When I got in my car Monday afternoon, ESPN 980’s Kevin Sheehan and Chris Russell were agreeing with each other that Niles Paul was the best man for the Redskins’ kick-returning job.
Now, granted, he’s been the best man thus far. Paul has averaged 21.4 yards on five kickoff returns, ahead of both Chris Thompson (20.0 yards in eight attempts) and Joshua Morgan (19.9 yards in nine attempts). But you never exactly get the impression that Paul might break off a long return for a touchdown, swinging a game’s momentum, taking some of the scoring burden off the offense, stunning the opposition, and forcing the opposition’s special-teams coach to run into an official.
Part of the reason might be that Paul is a tight end. Sure, he was drafted as a wide receiver, and he’s probably among the NFL’s swiftest tight ends, but he’s still a tight end. And tight ends typically don’t return a ton of kickoffs. Thus, some stats.
* Paul had 13 kickoff returns last year, and already has five this year. According to Pro Football Reference, that makes him the first tight end in NFL history to return at least five kickoffs in consecutive seasons. In the history of the NFL. Ever. In league history.
* In fact, only two other tight ends have returned at least five kicks in two different seasons: Brian Kozlowski and Gary Shirk. The former had seasons with five and seven kickoff returns, and the latter had seasons with five and six.
* Paul’s 13 kickoff returns last season were the second-most ever for an NFL tight end in a single season. Emery Moorhead is first, with 23. Will Paul remain Washington’s kick returner for the final seven games? I have no idea. But the Redskins have averaged a bit more than 2.5 kickoff returns per game. If that continues, and if Paul gets all of the returns, he would be on pace to finish with 23 returns, tied for the most by a tight end in NFL history.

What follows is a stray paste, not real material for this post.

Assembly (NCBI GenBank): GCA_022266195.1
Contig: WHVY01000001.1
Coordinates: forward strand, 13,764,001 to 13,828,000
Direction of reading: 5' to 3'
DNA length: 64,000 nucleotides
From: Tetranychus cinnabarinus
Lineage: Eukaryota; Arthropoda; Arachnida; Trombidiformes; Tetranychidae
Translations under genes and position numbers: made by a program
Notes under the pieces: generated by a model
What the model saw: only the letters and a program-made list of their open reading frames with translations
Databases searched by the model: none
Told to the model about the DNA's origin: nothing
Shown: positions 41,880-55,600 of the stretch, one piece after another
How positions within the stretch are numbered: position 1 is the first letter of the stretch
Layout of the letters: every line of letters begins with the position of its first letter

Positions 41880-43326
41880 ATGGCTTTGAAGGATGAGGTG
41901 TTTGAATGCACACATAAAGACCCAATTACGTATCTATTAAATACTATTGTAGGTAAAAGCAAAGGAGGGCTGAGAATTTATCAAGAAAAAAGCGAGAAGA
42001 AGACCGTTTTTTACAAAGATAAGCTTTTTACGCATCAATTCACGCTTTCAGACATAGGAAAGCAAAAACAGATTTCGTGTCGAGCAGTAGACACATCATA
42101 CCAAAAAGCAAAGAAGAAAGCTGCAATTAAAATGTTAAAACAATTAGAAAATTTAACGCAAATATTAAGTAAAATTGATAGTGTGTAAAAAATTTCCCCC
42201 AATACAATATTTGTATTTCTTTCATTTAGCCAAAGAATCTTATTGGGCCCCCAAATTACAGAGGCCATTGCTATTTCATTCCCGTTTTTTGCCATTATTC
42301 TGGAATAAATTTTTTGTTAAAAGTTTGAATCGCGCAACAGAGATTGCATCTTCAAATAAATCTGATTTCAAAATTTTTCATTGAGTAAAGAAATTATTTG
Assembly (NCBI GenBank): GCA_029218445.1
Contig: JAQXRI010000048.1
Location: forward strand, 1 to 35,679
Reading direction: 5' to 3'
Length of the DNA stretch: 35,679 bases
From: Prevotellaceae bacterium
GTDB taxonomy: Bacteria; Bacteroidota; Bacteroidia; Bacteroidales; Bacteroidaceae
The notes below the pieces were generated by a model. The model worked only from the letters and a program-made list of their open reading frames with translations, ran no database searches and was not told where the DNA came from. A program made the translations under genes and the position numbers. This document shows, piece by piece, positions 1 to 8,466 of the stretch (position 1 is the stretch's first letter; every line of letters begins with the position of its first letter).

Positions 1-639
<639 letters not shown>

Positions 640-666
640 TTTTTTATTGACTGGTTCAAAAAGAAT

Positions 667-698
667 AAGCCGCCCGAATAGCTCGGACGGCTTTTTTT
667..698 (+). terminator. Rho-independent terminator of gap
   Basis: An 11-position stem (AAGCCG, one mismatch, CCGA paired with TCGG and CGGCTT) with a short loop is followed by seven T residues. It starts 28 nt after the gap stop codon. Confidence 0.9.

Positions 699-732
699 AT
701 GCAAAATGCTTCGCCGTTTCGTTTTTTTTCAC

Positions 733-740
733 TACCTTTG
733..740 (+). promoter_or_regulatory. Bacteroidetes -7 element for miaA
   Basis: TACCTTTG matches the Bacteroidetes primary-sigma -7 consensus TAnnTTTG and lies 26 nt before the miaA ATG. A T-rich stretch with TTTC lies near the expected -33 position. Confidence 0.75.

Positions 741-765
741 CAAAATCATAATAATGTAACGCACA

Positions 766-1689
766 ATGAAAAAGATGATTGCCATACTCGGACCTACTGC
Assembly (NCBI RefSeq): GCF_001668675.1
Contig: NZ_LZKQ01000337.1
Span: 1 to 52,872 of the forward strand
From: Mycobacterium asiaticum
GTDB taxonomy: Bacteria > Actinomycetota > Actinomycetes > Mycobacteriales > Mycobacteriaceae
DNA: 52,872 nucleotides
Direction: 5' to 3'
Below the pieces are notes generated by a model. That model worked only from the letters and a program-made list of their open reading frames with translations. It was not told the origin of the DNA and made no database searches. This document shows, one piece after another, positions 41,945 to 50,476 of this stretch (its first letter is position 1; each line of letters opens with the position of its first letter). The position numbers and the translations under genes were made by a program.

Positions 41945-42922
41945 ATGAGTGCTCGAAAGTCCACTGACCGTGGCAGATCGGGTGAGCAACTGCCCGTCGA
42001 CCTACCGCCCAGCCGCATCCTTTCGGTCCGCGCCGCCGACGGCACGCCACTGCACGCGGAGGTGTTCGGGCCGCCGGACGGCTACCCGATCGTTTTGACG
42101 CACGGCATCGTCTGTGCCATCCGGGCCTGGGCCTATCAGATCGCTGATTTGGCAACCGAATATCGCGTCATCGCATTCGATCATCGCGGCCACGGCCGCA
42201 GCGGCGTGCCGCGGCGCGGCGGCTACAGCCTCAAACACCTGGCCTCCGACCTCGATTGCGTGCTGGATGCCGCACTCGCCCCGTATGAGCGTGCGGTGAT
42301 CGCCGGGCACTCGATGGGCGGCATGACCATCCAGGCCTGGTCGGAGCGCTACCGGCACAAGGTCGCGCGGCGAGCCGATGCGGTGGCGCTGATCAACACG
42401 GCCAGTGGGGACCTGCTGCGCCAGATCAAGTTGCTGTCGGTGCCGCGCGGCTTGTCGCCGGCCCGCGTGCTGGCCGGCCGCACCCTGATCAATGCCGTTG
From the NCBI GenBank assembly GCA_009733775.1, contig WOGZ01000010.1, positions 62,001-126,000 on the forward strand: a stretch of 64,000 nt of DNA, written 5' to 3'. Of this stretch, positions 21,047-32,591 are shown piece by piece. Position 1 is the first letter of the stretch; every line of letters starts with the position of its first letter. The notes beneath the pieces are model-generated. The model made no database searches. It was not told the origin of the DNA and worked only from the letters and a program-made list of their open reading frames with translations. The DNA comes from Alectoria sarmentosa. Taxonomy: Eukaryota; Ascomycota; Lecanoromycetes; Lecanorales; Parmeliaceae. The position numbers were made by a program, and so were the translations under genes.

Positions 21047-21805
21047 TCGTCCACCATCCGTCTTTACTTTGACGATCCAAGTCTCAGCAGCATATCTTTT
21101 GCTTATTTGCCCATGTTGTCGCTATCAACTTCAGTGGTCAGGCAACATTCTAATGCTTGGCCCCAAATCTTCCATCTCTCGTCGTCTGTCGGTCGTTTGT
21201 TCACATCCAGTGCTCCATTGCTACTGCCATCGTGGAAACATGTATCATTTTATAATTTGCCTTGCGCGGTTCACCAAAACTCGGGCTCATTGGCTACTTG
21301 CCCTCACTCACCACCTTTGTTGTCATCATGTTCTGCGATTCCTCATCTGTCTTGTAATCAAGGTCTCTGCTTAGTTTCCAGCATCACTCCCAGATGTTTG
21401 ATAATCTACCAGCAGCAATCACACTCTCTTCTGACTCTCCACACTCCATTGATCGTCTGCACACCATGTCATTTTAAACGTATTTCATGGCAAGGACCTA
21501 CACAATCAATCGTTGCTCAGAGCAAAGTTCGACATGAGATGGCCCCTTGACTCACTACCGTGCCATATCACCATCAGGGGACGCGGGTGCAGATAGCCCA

* Paul already ranks sixth in NFL history in total kickoff returns by a tight end, again, according to Pro Football Reference. He has 19. If he averages 2.3 returns per game over the next seven, he would end this season with 35 career kickoff returns, which would be second for all NFL tight ends ever. That would leave him behind only Billy Cannon, who played in the ’60s and was listed at several different positions. (Mike Sellers is currently second among tight ends on the all-time list with 34, although obviously he wasn’t often dropping back deep.)
* Again according to Pro Football Reference, there has been one kickoff return by a tight end for a touchdown in NFL history. It came from Earl Thomas, an 82-yarder in 1972. At least two players who were sometimes listed as tight ends returned kickoffs for a touchdown while listed as something else.
* Meanwhile, here’s Mike Tanier, writing at Sports On Earth: “The Redskins special teams are awful. In fact, they are on pace to be the worst ever. That’s not internet hyperbole, it’s science: Football Outsiders ranks the Redskins special teams as the third worst of the last 20 years through the first half of a season. And they’re just a few punt return touchdowns or blocked field goals away from being historically terrible.”